New study links schizophrenia to cat ownership

A study has appeared in the Schizophrenia Research journal linking children growing up with cats to schizophrenia in later life. From analysis of a 1982 questionnaire completed by 2,125 families from the National Institute of Mental Illness, the researchers found that 50.6% of those with schizophrenia owned a cat in childhood.

New study links schizophrenia to cat ownership

The researchers note that “two previous studies suggested that childhood cat ownership is a possible risk factor for later developing schizophrenia or other serious mental illness,” and urged further research into the field to see if correlation is indeed causation. The two previous studies found a match of 50.9% (1992) and 51.9% (1997).

The NHS offers a more sceptical assessment of the research, highlighting that the “study is able to draw a link, but cannot prove cause and effect.”

But let’s assume that the hypothesis is real and that growing up in a house shared with cats can be a contributing factor to schizophrenia. Why would that be?t_gondii

The researchers point the finger of blame at a parasite found in infected cats. While Toxoplasma gondii (T. gondii) can infect any warm-blooded animal, felids are the only known host in which the parasite can reproduce.

In rodents, the presence of T. gondii has been shown to affect their behaviour: they lose their fear of cats, as the parasite attempts to travel to the host where it can really thrive. The parasite spreads from cats via their faeces, but it can also be found in undercooked meats, especially pork and lamb.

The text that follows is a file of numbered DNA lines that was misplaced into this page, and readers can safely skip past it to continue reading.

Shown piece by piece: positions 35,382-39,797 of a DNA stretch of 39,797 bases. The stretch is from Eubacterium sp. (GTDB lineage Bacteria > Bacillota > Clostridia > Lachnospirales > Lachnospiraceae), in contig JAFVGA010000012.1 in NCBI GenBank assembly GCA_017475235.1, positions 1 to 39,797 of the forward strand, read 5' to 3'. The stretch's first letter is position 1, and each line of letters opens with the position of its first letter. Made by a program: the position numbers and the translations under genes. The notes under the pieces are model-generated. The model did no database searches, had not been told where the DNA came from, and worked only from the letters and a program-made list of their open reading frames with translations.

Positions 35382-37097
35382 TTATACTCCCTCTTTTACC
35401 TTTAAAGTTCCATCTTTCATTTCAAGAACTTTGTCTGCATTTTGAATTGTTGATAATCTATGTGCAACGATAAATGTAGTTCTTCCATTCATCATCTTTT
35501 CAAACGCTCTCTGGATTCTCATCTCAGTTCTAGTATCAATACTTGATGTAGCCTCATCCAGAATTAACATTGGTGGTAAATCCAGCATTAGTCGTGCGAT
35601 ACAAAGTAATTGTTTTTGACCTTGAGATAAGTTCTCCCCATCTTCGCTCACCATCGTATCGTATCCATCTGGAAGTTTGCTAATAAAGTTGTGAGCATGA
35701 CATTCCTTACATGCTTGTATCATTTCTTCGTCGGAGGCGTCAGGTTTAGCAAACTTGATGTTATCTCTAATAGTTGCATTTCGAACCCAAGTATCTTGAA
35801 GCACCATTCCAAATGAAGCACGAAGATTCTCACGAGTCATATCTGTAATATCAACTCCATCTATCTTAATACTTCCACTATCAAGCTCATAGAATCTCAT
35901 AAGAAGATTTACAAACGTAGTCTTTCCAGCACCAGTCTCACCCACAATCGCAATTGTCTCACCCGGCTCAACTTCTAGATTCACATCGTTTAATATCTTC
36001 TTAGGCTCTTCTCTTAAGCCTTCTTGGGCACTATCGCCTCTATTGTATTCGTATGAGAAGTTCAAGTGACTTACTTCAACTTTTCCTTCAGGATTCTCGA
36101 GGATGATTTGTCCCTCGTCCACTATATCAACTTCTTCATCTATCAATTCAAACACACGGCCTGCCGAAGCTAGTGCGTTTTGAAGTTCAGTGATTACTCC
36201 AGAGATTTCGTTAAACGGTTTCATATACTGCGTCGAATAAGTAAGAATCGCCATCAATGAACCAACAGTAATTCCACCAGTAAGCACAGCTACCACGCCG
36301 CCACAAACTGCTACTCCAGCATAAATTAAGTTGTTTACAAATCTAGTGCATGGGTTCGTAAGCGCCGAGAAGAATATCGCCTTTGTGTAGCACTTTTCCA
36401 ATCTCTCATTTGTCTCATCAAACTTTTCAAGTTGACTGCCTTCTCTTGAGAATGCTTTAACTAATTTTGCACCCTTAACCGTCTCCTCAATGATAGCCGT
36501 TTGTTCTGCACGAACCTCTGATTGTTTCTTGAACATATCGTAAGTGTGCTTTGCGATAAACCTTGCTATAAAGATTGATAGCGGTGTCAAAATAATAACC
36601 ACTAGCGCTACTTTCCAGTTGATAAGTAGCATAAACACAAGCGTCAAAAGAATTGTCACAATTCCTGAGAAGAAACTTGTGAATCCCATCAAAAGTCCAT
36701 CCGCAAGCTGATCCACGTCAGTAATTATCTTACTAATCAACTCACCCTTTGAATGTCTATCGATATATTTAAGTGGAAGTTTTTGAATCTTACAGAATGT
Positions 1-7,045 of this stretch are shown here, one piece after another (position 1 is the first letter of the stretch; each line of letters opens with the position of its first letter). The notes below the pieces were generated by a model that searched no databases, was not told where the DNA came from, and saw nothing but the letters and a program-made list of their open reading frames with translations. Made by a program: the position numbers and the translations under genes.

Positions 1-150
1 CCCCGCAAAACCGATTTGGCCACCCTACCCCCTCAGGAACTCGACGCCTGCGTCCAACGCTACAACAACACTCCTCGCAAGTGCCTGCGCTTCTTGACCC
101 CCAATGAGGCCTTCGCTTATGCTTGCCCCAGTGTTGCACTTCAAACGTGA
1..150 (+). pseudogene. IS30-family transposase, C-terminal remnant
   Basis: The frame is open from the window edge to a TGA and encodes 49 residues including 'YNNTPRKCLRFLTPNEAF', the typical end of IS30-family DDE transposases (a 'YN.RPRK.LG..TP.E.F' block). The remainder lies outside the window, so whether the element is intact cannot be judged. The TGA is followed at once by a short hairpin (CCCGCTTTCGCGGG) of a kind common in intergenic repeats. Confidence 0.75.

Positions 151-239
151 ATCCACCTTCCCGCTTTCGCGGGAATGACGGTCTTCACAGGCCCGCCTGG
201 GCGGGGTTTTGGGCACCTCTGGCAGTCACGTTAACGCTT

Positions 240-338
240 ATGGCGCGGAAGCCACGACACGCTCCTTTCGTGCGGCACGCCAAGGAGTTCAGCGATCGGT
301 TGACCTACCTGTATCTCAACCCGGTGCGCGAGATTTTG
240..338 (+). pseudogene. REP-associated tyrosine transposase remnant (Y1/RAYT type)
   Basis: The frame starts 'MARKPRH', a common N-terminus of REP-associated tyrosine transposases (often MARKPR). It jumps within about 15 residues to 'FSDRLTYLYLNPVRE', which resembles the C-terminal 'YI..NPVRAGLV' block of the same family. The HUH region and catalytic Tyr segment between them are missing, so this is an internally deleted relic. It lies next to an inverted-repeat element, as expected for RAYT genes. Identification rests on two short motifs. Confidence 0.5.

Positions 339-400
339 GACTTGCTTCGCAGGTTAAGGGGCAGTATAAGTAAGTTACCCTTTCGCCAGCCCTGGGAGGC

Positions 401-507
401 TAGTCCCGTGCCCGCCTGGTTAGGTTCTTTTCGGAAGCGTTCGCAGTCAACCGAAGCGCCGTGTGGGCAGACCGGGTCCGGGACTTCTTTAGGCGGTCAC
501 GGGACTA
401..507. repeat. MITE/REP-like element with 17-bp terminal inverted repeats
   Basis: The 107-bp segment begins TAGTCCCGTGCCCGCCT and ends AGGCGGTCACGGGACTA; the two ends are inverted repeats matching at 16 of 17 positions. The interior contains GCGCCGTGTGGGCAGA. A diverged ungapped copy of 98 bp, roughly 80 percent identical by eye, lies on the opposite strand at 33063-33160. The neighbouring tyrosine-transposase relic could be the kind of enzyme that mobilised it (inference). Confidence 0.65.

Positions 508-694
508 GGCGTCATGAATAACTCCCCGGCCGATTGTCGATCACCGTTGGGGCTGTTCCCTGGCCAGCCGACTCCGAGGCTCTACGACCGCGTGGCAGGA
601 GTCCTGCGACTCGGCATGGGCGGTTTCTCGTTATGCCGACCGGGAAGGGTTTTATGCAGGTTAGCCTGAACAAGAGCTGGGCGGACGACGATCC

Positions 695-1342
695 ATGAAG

The parasite is said to cause subtle behavioural changes in humans too, but given that up to half the population of the world is thought to have been exposed to it, it isn’t considered too worrying a threat – unless you’re pregnant. It’s the reason behind pregnant women being urged to avoid cat litter: due to an unborn baby’s weaker immune system, the parasite can be passed on easily, making it a more serious threat.

Previously, T. gondii has been linked to poor school performance and increased suicide risk – quite the rap sheet for a single-cell parasite.

“T. gondii gets into the brain and forms microscopic cysts. We think it then becomes activated in late adolescence and causes disease, probably by affecting the neurotransmitters,” E. Fuller Torrey, a researcher from the Stanley Medical Research Institute, told The Huffington Post.

Of course, even if it’s proven without doubt that toxoplasmosis can cause schizophrenia in children – and that’s a big if – it’s debatable how much can be done. The NHS describes contact as being ‘unavoidable’, highlighting that the T. gondii parasite can survive in soil for months.

In addition, there’s the flipside of pet ownership to consider: cats have been shown to offer additional health benefits for the owner. One study suggested that keeping cats can reduce the risk of heart attack by a third, while the frequency of cat purrs is said to “improve bone density and promote healing.”

In short: the cat is your friend (or at least a neutral acquaintance). T. gondii less so.

Image: christigain and US Department of Agriculture used under Creative Commons

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